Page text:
Our research programs center on the diagnosis, treatment, and quality of life of children and adolescents with gastrointestinal and liver diseases. Current topics of focus include therapy trials for viral hepatitis, acute liver failure, nonalcoholic fatty liver disease, and inflammatory bowel disease. We also have ongoing research in the area of liver transplantation and immune activity in maternal micochimerism in inflammatory bowel disease and biliary atresia. Many of these studies are being performed in collaboration with other centers around the United States.

  • Pathogenesis, progression, and treatment of pediatric genetic cholestatic liver diseases including biliary atresia, progressive familial intrahepatic cholestasis, alpha-1-anti trypsin deficiency, and bile acid deficiency
  • Epidemiology, pathogenesis, and treatment of chronic viral hepatitis B and C
  • Pathogenesis and treatment of non-alcoholic steatohepatitis
  • Pathogenesis and treatment of intestinal failure
  • Outcome disparities in liver transplantation
  • Indicators of medical frailty among patients listed for liver transplant
  • Hepatocellular mechanisms and molecular toxicology behind the hepatotoxicity of many widely-used medicinal herbs

Faculty in General Pediatrics are affliated with a number of research centers associated with the University of Washington and Seattle Children's Hospital. Follow these links to learn about these research programs.

Our research holds the promise for both continued development of improved molecular diagnostic tools and successful treatment of inherited diseases. Research in the Division is highly patient-driven. It often begins with a physician identifying a particular patient’s problems and subsequently taking that problem into a laboratory setting for further analysis. The Division has a strong research focus with established research programs in medical genetics information systems, neurogenetic disorders, fetal alcohol syndrome, neuromuscular diseases, human teratology, population genetics/evolution and gene therapy.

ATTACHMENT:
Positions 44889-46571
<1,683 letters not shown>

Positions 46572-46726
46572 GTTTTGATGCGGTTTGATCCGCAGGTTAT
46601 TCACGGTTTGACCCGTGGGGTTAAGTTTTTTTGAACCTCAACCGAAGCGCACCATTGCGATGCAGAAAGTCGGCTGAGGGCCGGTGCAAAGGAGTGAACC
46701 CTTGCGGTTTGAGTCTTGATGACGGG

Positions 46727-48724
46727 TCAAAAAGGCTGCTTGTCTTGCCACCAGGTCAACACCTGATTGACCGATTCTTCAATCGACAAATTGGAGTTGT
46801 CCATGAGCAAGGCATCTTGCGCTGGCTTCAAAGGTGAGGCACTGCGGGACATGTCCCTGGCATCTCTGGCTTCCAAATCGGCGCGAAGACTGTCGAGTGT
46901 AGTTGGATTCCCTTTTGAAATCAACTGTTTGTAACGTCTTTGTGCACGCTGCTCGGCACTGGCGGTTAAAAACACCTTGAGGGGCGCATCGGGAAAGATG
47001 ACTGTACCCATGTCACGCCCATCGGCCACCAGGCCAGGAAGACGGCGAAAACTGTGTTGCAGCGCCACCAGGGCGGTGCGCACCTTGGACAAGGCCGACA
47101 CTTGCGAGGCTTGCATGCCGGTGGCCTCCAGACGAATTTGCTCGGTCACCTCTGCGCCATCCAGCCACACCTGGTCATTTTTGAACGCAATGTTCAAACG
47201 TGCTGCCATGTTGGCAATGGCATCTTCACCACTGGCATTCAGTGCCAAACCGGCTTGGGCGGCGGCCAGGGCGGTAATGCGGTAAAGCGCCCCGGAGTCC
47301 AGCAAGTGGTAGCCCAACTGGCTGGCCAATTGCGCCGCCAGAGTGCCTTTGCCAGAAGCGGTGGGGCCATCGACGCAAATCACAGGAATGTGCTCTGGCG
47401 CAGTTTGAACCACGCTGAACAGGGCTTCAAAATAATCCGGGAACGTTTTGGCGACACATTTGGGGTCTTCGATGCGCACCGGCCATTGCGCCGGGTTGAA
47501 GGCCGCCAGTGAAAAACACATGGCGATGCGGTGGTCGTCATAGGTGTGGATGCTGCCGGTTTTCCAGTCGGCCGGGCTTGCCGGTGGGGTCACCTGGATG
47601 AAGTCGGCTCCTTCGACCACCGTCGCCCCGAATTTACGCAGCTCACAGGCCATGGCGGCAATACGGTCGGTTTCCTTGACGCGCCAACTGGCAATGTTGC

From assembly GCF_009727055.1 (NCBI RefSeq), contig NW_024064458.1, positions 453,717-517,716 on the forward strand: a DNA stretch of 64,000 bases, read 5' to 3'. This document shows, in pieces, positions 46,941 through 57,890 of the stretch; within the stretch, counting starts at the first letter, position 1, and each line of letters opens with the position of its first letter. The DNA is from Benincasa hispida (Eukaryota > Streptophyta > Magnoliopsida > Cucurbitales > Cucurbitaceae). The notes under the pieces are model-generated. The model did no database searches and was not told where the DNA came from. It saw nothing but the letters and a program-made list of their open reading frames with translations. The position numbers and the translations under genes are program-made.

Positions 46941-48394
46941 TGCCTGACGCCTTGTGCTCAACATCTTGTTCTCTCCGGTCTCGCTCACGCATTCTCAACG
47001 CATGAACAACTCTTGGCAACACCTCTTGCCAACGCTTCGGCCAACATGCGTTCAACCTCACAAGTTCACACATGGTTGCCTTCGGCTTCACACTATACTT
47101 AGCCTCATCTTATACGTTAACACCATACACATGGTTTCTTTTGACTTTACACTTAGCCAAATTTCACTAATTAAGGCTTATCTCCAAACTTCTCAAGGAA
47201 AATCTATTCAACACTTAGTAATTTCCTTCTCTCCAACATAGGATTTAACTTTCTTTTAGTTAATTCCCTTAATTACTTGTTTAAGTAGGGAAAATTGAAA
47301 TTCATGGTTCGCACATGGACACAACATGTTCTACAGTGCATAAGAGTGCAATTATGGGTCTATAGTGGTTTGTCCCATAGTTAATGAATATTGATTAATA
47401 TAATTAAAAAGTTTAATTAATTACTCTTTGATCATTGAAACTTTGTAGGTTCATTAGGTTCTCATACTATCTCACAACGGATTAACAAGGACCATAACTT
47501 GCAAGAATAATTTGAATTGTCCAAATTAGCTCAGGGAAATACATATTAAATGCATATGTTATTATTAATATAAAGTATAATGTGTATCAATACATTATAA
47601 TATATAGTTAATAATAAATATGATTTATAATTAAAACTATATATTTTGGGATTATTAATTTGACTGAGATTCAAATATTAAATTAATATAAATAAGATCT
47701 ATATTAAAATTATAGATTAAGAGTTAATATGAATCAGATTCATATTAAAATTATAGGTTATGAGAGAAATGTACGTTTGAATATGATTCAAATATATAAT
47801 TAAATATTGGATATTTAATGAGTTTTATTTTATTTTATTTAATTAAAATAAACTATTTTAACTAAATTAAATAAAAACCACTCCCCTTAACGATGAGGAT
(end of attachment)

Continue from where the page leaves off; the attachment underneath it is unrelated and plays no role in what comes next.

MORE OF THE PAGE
Our research activities to improve cancer treatment encompass internationally recognized programs at Children’s, the University of Washington and FHCRC. These activities have been responsible for the development of widely used clinical treatments, including hematopoietic stem cell transplantation and novel targeted therapy for treating acute myelogenous leukemia, brain tumors, and neuroblastoma.

Our faculty carry out research within the Center for Immunity and Immunotherapies (CII) at Seattle Children's Research Institute. Our Center, also directed by Dr. Rawlings, brings together a dynamic group of distinguished experts across multiple disciplines to solve some of the immune system's most complex problems. CII researchers treat patients in the Immunology, Rheumatology and other clinics at Seattle Children's Hospital with the ultimate goal of applying what is learned in research to progressively advance the care of our patients.

Research within the CII extends full-circle, rapidly evolving from clinical questions to laboratory-based investigation and back to patients in the form of improved diagnostic tools for primary immune deficiency and autoimmune diseases, advanced therapies for genetic disorders, innovative vaccine strategies and enhanced immune monitoring techniques.